What brands of baby food have heavy metals? ›

UPDATED 2022: Baby Foods Toxic Heavy Metals List
  • Beech-Nut.
  • Gerber.
  • Hain Celestial Group (Earth's Best Organic)
  • Nurture (Happy Family Organics and Happy BABY)
  • Plum Organics.
  • Sprout Foods (Sprout Organic Food)
  • Walmart (Parent's Choice)
Oct 21, 2022

Does oatmeal have heavy metals? ›

You see, we know that oats can have residue from arsenic, lead, and cadmium. They also can have glyphosate, paraquat, and mycotoxins, all of which can harm your child's health.

What are 3 foods that contain vitamin C? ›

Fruits and vegetables are the best sources of this vitamin.
  • Citrus (oranges, kiwi, lemon, grapefruit)
  • Bell peppers.
  • Strawberries.
  • Tomatoes.
  • Cruciferous vegetables (broccoli, Brussels sprouts, cabbage, cauliflower)
  • White potatoes.

Can babies take zinc? ›

Zinc is important at all stages of your child's development. When your child is about 6 months old, you can start giving solid foods with zinc to your child. Children 7 to 24 months need 3 mg of zinc each day.

Which food is richest in vitamin C? ›

Good sources include:
  • citrus fruit, such as oranges and orange juice.
  • peppers.
  • strawberries.
  • blackcurrants.
  • broccoli.
  • brussels sprouts.
  • potatoes.

What is the number 1 food additive in the United States? ›

Salt, sugar, and corn syrup are by far the most widely used additives in food in this country. What is a food additive?

What is the world's oldest food preservative? ›

Drying is the oldest method of food preservation. This method reduces water activity which prevents bacterial growth.


1. Preventing and Treating the Leading causes of Death in the UK | Dr Michael Greger
(College of Naturopathic Medicine)
2. Preventing Birth Defects and Saving Lives: Folic Acid-Preventable Spina Bifida, Anencephaly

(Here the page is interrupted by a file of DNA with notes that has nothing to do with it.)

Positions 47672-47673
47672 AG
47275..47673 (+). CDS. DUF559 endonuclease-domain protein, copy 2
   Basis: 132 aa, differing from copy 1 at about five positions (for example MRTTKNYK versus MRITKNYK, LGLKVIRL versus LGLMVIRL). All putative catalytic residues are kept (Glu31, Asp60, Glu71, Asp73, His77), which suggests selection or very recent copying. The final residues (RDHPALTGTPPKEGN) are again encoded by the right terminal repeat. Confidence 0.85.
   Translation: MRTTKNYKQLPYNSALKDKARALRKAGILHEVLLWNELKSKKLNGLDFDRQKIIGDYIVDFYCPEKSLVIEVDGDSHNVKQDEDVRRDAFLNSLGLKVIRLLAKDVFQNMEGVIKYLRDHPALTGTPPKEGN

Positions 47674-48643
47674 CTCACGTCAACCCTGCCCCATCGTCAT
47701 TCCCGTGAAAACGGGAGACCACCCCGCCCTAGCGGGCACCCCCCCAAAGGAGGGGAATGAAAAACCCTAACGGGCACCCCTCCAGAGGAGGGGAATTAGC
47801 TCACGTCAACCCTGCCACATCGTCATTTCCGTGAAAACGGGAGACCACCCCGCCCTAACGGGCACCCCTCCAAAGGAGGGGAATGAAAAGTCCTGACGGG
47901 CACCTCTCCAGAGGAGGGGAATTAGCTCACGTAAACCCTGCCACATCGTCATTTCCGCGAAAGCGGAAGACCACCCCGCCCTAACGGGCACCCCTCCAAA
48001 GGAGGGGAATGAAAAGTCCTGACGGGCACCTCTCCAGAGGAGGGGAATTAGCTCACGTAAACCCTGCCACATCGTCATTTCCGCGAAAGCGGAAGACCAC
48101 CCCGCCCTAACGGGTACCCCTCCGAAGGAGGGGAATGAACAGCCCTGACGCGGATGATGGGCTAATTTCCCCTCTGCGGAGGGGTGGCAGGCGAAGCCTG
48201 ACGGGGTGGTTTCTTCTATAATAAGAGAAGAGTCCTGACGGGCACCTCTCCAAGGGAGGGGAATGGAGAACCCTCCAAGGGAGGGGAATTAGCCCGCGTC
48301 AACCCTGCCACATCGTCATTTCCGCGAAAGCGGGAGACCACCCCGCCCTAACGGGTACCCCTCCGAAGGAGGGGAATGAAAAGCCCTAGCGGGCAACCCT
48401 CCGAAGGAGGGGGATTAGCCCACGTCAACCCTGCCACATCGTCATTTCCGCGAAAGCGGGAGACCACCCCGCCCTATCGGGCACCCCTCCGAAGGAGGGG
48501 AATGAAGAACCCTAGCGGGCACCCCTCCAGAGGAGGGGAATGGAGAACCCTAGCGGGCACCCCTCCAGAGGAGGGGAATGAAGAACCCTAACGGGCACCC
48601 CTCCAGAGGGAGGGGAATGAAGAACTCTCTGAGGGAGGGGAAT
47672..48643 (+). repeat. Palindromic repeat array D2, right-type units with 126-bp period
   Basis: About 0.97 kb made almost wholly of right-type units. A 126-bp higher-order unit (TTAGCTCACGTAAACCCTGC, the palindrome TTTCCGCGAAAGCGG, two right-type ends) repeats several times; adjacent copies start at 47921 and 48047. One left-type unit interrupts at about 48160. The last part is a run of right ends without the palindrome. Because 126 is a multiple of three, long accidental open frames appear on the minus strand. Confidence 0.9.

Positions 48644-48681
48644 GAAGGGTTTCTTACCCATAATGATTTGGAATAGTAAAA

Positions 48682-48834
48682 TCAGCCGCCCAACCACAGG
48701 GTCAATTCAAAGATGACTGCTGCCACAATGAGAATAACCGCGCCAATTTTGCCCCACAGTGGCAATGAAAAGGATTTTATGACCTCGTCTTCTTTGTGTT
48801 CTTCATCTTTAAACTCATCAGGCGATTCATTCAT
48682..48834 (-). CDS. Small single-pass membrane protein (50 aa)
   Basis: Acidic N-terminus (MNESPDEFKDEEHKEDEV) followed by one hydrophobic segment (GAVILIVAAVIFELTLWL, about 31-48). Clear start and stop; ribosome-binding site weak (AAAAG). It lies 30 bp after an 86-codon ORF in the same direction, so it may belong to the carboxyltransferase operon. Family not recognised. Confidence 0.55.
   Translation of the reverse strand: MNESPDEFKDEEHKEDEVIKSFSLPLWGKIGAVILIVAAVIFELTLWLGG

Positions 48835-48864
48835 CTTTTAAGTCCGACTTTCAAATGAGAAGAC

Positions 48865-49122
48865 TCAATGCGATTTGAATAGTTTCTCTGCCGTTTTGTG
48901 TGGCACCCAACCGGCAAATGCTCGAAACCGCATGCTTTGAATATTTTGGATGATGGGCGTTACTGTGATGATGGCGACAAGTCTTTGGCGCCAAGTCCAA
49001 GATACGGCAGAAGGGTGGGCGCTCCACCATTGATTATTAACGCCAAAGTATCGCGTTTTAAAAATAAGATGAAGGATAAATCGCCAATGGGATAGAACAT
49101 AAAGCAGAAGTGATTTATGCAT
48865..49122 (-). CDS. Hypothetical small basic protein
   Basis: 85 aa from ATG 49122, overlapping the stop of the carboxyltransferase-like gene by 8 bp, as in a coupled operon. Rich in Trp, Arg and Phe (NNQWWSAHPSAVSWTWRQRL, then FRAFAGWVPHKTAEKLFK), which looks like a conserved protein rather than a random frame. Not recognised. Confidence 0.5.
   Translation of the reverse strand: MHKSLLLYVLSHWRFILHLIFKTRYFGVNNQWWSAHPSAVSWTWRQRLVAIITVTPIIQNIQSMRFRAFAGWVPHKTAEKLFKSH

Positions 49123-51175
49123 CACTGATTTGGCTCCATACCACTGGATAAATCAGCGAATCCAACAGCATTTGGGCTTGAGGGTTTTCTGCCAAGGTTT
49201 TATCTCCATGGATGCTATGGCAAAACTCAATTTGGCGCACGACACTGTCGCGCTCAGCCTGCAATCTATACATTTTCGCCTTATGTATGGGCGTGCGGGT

3. Clash of the Titans: Folic acid fortification absolutely needed for prevention of ONTDs
(International Society for Pediatric Neurosurgery)
4. What to Eat During Pregnancy w/ Lily Nichols | Ep. 59 Just Ingredients Podcast, Karalynne Call
(Just Ingredients)
5. Treat High Blood Pressure's Root Cause by having a Complete Cardiac Examination
(Dr. Pradip Jamnadas, MD)
6. Folic Acid Is Vital To Getting Pregnant | Good Morning Britain
(Good Morning Britain)
Top Articles
Latest Posts
Article information

Author: Gov. Deandrea McKenzie

Last Updated: 02/22/2023

Views: 5909

Rating: 4.6 / 5 (66 voted)

Reviews: 81% of readers found this page helpful

Author information

Name: Gov. Deandrea McKenzie

Birthday: 2001-01-17

Address: Suite 769 2454 Marsha Coves, Debbieton, MS 95002

Phone: +813077629322

Job: Real-Estate Executive

Hobby: Archery, Metal detecting, Kitesurfing, Genealogy, Kitesurfing, Calligraphy, Roller skating

Introduction: My name is Gov. Deandrea McKenzie, I am a spotless, clean, glamorous, sparkling, adventurous, nice, brainy person who loves writing and wants to share my knowledge and understanding with you.